Paper is a modest material with rich affordances for craft and design. It can be shaped into delicate objects that move with the slightest touch; or constructed into robust structures that support a building. We were attracted to the qualities of paper for facilitating tangible interactions and were particularly curious about kirigami (切り紙): a Japanese term we borrow to describe cutting, folding and bending flat sheets of paper into three-dimensional forms. Kirigami enables us to shape paper into pliable structures that move dynamically to afford tangible interactions.

We investigated the properties of carbon-coated paper, an electrically resistive material. This material is affected by folding and bending—two essential building blocks of kirigami objects. From this investigation, we developed a range of paper objects that facilitate tangible interaction.

Laser cutting is used to etch electrical traces onto the material. The final pattern is then cut and assembled into a three dimensional structure.

Sample applications: interactive paper push-buttons, interactive paper lampshade.

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Mechamagnets

Mechamagnets is an approach for rapidly prototyping haptic and functional physical interfaces through desktop 3D printing and embedded static magnets.

Through Mechamagnets, designers have an efficient means of detailing the physical form, function and haptics of physical interfaces. This is achieved with 3D printed parts with embedded magnets that move in a various degrees of freedom. The configuration of magnets enable different passive haptic responses. These same magnets also participate in the instrumentation of the physical interface with the help of linear Hall effect sensors.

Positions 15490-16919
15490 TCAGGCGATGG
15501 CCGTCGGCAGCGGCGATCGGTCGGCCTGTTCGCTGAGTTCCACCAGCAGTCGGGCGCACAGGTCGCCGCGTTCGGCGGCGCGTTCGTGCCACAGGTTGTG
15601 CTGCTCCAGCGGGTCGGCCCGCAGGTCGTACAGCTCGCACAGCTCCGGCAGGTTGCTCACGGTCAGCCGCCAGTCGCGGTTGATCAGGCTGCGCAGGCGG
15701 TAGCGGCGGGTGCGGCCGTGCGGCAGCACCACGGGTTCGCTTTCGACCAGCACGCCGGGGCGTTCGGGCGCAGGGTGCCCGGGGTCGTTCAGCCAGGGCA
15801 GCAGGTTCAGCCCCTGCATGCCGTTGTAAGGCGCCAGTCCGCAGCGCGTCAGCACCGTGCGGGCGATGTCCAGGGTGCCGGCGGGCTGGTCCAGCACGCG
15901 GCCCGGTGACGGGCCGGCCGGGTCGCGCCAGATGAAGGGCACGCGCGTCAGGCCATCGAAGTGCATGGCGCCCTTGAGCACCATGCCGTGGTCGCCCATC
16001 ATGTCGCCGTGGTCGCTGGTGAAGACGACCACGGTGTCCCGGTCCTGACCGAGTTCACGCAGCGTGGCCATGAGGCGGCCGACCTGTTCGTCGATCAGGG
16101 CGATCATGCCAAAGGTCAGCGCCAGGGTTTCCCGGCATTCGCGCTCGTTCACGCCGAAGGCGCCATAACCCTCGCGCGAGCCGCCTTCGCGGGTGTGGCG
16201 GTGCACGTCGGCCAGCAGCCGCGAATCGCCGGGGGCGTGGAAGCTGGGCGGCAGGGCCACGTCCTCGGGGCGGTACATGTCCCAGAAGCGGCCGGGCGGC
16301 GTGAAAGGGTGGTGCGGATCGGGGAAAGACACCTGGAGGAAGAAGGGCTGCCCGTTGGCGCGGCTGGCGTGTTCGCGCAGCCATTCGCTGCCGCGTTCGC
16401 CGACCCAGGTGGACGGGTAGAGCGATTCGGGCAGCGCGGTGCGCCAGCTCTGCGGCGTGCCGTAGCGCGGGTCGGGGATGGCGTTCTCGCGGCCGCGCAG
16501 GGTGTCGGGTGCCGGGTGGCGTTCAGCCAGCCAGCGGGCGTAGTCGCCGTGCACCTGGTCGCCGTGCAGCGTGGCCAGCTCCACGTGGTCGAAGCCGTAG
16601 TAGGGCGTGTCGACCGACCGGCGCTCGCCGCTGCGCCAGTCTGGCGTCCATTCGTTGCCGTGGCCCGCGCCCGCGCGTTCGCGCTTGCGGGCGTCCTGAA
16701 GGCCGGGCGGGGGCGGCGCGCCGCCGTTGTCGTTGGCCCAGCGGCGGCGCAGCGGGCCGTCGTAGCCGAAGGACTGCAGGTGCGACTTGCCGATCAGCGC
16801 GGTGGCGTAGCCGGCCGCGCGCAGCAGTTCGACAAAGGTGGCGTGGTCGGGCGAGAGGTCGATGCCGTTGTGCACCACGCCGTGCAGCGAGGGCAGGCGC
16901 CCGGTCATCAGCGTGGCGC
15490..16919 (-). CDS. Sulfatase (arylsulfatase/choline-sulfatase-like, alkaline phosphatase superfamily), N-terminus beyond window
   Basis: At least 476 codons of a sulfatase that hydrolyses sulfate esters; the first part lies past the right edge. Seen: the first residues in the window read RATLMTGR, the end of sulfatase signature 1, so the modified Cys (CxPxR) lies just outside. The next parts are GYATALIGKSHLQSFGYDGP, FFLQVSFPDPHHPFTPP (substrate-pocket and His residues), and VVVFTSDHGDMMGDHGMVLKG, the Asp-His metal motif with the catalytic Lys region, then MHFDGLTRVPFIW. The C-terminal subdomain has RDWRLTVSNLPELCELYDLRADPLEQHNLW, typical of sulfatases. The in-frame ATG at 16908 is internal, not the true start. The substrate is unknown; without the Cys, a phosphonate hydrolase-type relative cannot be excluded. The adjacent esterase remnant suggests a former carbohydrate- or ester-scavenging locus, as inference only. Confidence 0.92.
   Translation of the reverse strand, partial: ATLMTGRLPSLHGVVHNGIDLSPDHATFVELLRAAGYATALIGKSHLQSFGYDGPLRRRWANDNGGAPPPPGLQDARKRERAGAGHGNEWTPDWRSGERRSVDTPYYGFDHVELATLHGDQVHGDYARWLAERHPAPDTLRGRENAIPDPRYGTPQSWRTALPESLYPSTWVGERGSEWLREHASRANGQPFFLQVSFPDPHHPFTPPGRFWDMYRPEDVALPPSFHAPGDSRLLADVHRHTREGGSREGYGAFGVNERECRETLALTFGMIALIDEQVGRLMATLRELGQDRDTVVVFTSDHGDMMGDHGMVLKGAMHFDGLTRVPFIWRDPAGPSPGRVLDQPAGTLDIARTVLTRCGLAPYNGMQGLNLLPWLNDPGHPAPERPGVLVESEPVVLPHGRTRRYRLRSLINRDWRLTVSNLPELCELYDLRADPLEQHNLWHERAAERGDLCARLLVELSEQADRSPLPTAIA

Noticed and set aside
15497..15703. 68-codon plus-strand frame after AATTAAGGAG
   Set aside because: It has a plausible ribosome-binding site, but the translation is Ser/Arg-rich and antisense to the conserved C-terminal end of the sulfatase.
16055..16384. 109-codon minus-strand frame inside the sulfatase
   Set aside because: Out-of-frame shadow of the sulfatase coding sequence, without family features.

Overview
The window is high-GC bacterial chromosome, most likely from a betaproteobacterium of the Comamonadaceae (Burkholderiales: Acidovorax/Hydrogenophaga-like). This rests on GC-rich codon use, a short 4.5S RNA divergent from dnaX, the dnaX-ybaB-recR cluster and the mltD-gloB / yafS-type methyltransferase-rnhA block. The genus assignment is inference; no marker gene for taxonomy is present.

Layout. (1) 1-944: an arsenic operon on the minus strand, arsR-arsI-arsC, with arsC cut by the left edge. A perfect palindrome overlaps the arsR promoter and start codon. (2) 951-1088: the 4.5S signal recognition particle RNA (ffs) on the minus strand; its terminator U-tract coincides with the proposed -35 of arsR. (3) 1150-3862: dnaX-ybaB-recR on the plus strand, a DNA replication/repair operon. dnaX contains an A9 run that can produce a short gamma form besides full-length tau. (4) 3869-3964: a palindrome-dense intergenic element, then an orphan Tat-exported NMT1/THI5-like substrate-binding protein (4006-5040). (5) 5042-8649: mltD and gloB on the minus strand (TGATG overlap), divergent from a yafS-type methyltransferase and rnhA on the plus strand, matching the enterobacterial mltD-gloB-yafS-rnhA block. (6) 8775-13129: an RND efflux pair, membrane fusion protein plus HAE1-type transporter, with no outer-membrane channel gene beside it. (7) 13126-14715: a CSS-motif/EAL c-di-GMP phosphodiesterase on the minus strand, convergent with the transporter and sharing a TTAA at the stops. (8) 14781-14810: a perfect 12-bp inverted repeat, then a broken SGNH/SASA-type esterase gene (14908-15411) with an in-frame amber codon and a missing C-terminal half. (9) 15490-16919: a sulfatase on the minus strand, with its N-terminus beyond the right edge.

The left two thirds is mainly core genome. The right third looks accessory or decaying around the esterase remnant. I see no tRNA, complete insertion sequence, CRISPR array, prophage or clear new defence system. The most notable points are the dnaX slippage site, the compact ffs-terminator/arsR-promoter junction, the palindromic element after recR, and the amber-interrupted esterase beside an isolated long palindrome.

Tactile feedback with embedded magnets + Instrumentation with Hall effect sensors

Assembling example inputs

Mechamagnets design and fabrication

Blending Physical Inputs

Tangible Input Device

Embedding Haptic Movements

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Joinery

Laser cutting is widely used as a rapid modeling tool. However, designing and fabricating laser cut assemblies can be a complex and tedious process, especially for novice designers. Joints between different parts of an assembly are a critical feature to translate a digital model into a physical model through laser cutting.

Joinery was developed to facilitate this rapid modeling process as a parametric joint generation toolkit for laser cut assemblies. Through Joinery, designers simply define connections between parts of an assembly, while the system generates the joints. Joinery supports fabrication-aware design through six different joint profiles. These joint profiles were developed through extensive research and experiments with different materials and product types, and each profile caters to different design needs.

Flap joint

Finger joint

Hem joint

Loop Insert joint

Interlocking joint

Tab Insert joint

People
Clement Zheng PhD Principal Investigator clementzheng.info
Han Bo PhD Student Researcher IG: hanbo_95
Liu Xin PhD Student Researcher
Yong Zhen Zhou Undergraduate Student Researcher
Vivien Tan Undergraduate Student Researcher Portfolio
Pras Undergraduate Student Researcher LinkedIn: prasanthkk
Luke Goh Undergraduate Student Researcher Portfolio